Just about a year ago, my friend and I left my place, opened the garage to find this:
My 2008 Specialized Allez Triple road bike had been stolen. The garage was locked and the bike was locked up as well. I was just getting into cycling after my motorcycle accident and was really enjoying it, not to mention getting back into shape after my surgeries. Nothing of value (sentimental or had ever been stolen from me, this was a first. I have to admit it was an awful feeling. But, s#*† happens so I knew I had to get a new bike.
I decided I would replace my road bike (keep it in my bedroom) and get an additional commuter bike I could lock in the garage and not worry too much about if it were to be stolen. While cruising craigslist, I stumbled across a single-speed / fixie bicycle that a guy had built up. We negotiated back and forth for a while and I decided it was just a bit too far out of my price range for a single-speed commuter bike. He called me a few days later, after I had put that bike behind me, and told me to come get the bike. I told him I just did not want to spend the $800 he was asking for a bike to commute on, but he said “no… come get it. It is yours, I want to give it to you.” He explained that he felt like the bike would be going to a good home, someone who needed a new bike (due to mine being stole) and would enjoy it. I was overwhelmed with gratitude.
I would constantly find myself looking at it and thinking “I can’t believe that is my bike!” I decided to give the bike a fitting name: Mibiqüe notüRS (pronounced ‘My Bike, Not Yours’). I rode this bike to and from work and well 750 miles.
After much thought, I decided it was time to upgrade it. The bike was extremely heavy, the gearing was getting too easy, and I wanted to do a really nice custom paint job highlighting the name. I bought some new parts on eBay / craigslist and got to work.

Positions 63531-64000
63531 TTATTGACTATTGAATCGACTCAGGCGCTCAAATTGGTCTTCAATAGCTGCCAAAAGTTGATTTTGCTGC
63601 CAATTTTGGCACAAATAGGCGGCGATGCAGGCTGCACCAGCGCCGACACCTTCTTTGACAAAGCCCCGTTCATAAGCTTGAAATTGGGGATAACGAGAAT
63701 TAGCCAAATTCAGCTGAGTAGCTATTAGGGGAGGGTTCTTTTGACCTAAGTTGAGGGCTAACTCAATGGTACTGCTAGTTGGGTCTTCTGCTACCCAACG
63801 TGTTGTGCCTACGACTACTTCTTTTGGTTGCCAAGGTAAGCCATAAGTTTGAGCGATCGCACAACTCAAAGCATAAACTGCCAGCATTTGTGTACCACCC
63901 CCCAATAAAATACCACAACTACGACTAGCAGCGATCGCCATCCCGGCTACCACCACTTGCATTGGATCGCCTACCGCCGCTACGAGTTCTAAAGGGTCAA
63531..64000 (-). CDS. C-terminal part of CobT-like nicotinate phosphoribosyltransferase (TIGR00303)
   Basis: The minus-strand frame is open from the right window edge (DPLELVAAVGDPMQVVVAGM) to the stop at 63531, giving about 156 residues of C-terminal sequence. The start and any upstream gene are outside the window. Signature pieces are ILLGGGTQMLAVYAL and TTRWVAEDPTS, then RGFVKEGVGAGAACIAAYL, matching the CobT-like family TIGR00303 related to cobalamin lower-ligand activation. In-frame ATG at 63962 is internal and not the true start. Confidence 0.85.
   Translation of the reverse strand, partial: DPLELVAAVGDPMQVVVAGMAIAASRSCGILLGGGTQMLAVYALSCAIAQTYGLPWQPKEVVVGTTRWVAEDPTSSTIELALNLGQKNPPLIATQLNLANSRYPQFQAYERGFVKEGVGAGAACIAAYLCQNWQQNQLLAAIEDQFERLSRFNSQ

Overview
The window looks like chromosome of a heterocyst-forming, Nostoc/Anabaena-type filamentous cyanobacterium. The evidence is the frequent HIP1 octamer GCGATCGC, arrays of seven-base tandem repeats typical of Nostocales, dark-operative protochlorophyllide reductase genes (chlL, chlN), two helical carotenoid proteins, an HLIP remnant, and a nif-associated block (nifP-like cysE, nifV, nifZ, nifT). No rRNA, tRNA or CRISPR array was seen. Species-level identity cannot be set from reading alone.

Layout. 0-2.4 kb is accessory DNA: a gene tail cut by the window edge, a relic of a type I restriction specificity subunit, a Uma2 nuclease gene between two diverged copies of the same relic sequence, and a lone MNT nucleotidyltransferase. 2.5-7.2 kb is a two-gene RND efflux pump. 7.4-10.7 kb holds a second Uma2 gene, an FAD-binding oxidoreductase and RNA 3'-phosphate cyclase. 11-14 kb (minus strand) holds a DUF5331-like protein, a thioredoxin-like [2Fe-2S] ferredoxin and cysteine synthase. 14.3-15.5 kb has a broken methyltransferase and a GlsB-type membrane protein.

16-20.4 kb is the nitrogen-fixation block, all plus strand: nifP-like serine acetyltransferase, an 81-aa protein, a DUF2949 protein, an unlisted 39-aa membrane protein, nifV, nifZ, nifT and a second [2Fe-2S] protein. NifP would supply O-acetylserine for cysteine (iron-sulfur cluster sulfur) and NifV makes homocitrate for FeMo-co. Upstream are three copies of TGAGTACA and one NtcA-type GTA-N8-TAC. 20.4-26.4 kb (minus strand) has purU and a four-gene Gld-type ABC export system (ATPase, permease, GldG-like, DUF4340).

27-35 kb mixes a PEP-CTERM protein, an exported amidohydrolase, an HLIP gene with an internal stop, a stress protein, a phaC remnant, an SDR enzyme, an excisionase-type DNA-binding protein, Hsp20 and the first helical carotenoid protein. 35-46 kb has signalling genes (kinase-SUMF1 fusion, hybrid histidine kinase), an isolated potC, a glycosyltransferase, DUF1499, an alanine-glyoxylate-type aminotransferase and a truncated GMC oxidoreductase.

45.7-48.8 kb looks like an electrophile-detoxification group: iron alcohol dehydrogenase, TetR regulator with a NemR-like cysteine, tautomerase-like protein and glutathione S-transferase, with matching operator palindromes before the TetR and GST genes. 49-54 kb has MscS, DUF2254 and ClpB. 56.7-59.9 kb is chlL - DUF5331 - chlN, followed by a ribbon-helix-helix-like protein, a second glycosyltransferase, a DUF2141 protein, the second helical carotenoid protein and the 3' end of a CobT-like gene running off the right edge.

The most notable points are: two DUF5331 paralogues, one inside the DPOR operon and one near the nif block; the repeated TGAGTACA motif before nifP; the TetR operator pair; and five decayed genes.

My main focus of this project: to make it MY BIKE!
I wanted to do absolutely everything myself. Disassemble the old bike, strip down the new one, paint it, and build it back up just how I wanted it. For budget purposes, I would take it in to get clear coated professionally. That way I could get a nice durable and professional finish and not have to shell out $700 in supplies and paint just for a little bike frame. Without further ado, here is the build!
The old frame with all the decals removed:
The new 2009 Fuji Track Pro Frame purchased from eBay:
and all the parts neatly laid out ready to be assembled after the completion of the frame:
The frame uses a unique design for the seat post and you cut it to your desired height:
Then I stripped the frame of all the original paint. This was a long and, at times, painful process. The chemical stripper burned pretty badly when it touched the skin:
All clean of the original paint. Iwas tempted to leave it like this as I thought it was super cool looking and it has gorgeous TIG welds as well. But I had already decided to go with the white/black color scheme with all the parts I purchased:
Time for paint! First I primed it with sand-able auto primer:
Next, the base coat of white: